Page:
Leigh's disease

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Leigh's disease
ICD-10 G31.8
ICD-9 330.8
OMIM 256000
DiseasesDB 30792
MeSH D007888

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Editor-In-Chief: C. Michael Gibson, M.S., M.D. [1]


Leigh's disease, a form of Leigh syndrome, also known as Subacute Necrotizing Encephalomyelopathy (SNEM), is a rare neurometabolic disorder that affects the central nervous system. It is named after Denis Archibald Leigh, a British psychiatrist who first described the condition in 1951. [1]


It is an inherited disorder which usually affects infants, but in rare cases, teenagers and adults, as well. In the case of the disease, mutations in mitochondrial DNA or in nuclear DNA (gene SURF1[2] and some COX assembly factors) cause degradation of motor skills and eventually death.

Mitochondria are some of the most important organelles in animal cells as they provide energy for the cell's function. In humans, their primary function is to convert the potential energy of glucose and fatty acids into that of adenosine triphosphate. The energy in the ATP is then used to carry out virtually all of the cell's metabolic functions. Mitochondria are also unique in that they carry their own type of DNA, mitochondrial DNA, or mtDNA. The information stored in the mtDNA is used in the creation of new mitochondria.

When improper mutations of the mtDNA cause the mitochondria to fail to function properly, a person is at risk for number of disorders, including Leigh's disease. In the case of Leigh's Disease, crucial cells in the brain stem have mutated mtDNA which creates poorly functioning mitochondria. This causes a chronic lack of energy in the cells, which in turn affects the central nervous system and inhibits an individual's motor skills.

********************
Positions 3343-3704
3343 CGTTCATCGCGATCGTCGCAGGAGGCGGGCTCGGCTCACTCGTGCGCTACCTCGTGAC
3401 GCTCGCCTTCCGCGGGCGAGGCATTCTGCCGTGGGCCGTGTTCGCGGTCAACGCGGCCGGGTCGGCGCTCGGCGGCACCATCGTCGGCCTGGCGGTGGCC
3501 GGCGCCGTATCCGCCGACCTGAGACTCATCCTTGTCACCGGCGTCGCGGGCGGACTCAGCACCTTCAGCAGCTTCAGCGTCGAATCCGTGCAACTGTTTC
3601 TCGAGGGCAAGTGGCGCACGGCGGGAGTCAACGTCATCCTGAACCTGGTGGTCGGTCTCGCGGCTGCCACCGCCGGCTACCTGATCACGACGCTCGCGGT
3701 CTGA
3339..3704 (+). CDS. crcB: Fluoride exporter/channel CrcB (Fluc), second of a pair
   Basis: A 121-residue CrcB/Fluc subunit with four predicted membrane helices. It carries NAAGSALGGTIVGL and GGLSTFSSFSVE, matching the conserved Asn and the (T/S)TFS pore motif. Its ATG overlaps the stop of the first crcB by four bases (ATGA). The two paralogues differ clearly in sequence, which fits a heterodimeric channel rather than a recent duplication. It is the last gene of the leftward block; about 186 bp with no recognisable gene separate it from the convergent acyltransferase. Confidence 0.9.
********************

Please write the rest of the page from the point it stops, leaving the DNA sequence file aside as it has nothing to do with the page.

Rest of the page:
The disease is most noted for its degradation in a person’s ability to control their movements. As it progresses rapidly, the earliest signs may be poor sucking ability and loss of head control and motor skills. Other symptoms include loss of appetite, vomiting, irritability, continuous crying (in infants), and seizures. A later sign can also be episodes of lactic acidosis, which can lead to impairment of respiratory and kidney function. Some children can present with loss of development skills or developmental regression and have often had investigations for failure to thrive. As the disease progresses in adults, it may also cause general weakness, kidney failure and heart problems. Life expectancy is usually about a year within the onset of symptoms although both acute fulminating illness of a few days and prolonged survival have been reported.

Differential diagnosis

Leigh's disease must be differentiated from other diseases that cause neurological manifestations in infants.

Diseases Type of motor abnormality Clinical findings Laboratory findings and diagnostic tests Radiographic findings
Spasticity Hypotonia Ataxia Dystonia
Leigh syndrome - - + +
Niemann-Pick disease type C - - + +
  • Abnormal liver function tests
  • Fibroblast cell culture with filipin staining